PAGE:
WON the non-payment of the purchase price for the sugar stock evidenced by the quedans by the original depositors/ vendees (RNS Merchandising and St. Therese Merchandising) rendered invalid the negotiation of said quedans by vendees/first indorsers to indorsers (Ramos and Zoleta) and the subsequent negotiation of Ramos and Zoleta to PNB. WON PNB as indorsee/ pledgee of quedans was entitled to delivery of sugar stocks from the warehouseman, Noah's Ark. RULING: RTC ruling REVERSED and SET ASIDE The ruling of the CA that there was no substantial controversy to any material fact was correct. The validity of the negotiation by the depositors RNS Merchandising and St. Therese Meerchandising to Ramos and Zoleta and by them to PNB to secure a loan cannot be impaired by the fact that the negotiation between Noah's Ark and RNS Merchandising and St. Therese Merchandising was in breach of faith on the part of the merchandising firms or by the fact that the owner (Noah's Ark) was deprived of the possession of the same by fraud, mistake or conversion of the person to whom the warehouse receipt/quedan was subsequently negotiated if PNB paid value therefor in good faith without notice of such breach of duty, fraud, mistake or conversion. And the creditor (PNB) whose debtor was the owner of the negotiable document of title (warehouse receipt) shall be entitled to such aid from the court of appropriate jurisdiction attaching such document or in satisfying the claim by means as is allowed by law or in equity in regard to property which cannot be readily attached or levied upon by ordinary process. If the quedans were negotiable in form and duly indorsed to the creditor(PNB), the delivery of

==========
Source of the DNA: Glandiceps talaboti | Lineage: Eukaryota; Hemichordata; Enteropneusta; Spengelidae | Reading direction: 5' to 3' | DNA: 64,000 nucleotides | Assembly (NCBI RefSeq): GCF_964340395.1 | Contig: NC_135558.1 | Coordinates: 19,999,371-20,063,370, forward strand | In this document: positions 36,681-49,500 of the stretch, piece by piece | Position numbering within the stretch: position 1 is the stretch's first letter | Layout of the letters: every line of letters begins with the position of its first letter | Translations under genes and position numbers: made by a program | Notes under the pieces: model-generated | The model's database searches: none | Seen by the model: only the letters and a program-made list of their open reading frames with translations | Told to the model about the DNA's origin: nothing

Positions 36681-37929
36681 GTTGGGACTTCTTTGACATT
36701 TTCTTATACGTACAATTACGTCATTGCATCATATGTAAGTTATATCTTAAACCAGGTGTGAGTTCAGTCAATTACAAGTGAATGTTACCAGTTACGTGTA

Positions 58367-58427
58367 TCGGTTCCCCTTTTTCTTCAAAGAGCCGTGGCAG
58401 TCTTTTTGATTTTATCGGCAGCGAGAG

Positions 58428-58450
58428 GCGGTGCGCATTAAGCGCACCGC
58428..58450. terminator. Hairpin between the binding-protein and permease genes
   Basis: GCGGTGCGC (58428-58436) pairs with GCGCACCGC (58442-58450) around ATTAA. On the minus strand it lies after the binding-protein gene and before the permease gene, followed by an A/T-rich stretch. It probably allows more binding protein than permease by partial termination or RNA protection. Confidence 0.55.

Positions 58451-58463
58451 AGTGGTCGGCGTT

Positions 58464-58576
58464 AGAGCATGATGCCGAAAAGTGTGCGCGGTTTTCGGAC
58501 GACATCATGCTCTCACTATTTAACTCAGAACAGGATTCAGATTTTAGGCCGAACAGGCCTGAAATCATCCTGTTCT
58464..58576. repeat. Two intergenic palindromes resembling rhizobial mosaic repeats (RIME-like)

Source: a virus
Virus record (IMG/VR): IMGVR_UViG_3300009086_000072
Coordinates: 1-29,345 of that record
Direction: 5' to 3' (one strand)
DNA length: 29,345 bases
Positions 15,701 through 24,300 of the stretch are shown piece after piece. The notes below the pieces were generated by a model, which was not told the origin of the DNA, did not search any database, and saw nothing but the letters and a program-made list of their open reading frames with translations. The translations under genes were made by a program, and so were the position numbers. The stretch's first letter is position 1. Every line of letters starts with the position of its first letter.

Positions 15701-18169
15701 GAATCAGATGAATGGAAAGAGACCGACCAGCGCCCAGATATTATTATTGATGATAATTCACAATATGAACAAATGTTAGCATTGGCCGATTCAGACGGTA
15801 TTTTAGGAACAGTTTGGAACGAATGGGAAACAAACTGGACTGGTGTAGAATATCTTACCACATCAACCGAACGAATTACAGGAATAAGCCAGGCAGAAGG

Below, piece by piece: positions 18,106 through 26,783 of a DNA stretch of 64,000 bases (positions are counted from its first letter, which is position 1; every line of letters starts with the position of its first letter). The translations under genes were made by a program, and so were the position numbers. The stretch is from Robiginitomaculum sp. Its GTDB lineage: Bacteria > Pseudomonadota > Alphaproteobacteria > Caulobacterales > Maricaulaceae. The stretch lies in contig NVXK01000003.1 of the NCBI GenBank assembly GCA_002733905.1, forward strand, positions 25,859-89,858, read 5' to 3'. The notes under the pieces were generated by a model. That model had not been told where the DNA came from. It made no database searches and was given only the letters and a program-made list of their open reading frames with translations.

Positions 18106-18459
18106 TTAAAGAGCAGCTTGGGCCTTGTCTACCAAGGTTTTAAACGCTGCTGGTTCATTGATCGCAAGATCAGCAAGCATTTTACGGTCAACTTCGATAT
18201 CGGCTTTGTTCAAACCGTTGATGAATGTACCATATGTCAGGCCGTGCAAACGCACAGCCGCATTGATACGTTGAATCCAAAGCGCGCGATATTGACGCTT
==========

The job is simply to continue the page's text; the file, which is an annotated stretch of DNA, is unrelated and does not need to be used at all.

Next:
the quedans to PNB makes the PNB the owner of the property covered by said quedans and on deposit with Noah's Ark, the warehouseman. PNB is therefore entitled to the delivery. In the case at bar, We found that the factual bases underlying the defendant's affirmative defenses are not disputed and have been stipulated by the parties and therefore do not require presentation of evidence. PNB's right to enforce the obligation of Noah's Ark as a warehouseman, to deliver the sugar stock to PNB as holder of the quedans, does not depend on the outcome of the thirdparty complaint because the validity of the negotiation transferring title to the goods to PNB as holder of the quedans is not affected by an act of RNS Merchandising and St. Therese Merchandising, in breach of trust, fraud or conversion against Noah's Ark. The Trial Judge may not evade compliance with the final judgment of the Court of Appeals on the theory that the latter had acted only on a mere interlocutory order while he had subsequently adjudged the action for specific performance on the merits. Quite obvious is that the Court of Appeals had decided that a summary judgment was proper in said action of specific performance, that this was in truth a determination of the merits of the suit, that that decision had become final and executory, and that the decision expressly commanded His Honor to render such a judgment. Under the circumstances, the latter's duty was clear and inescapable. It was not within the Trial Judge's competence or discretion to take exception to, much less overturn, any of the factual or legal conclusions laid down by the Court of Appeals in its verdict. It was an act of supererogation, of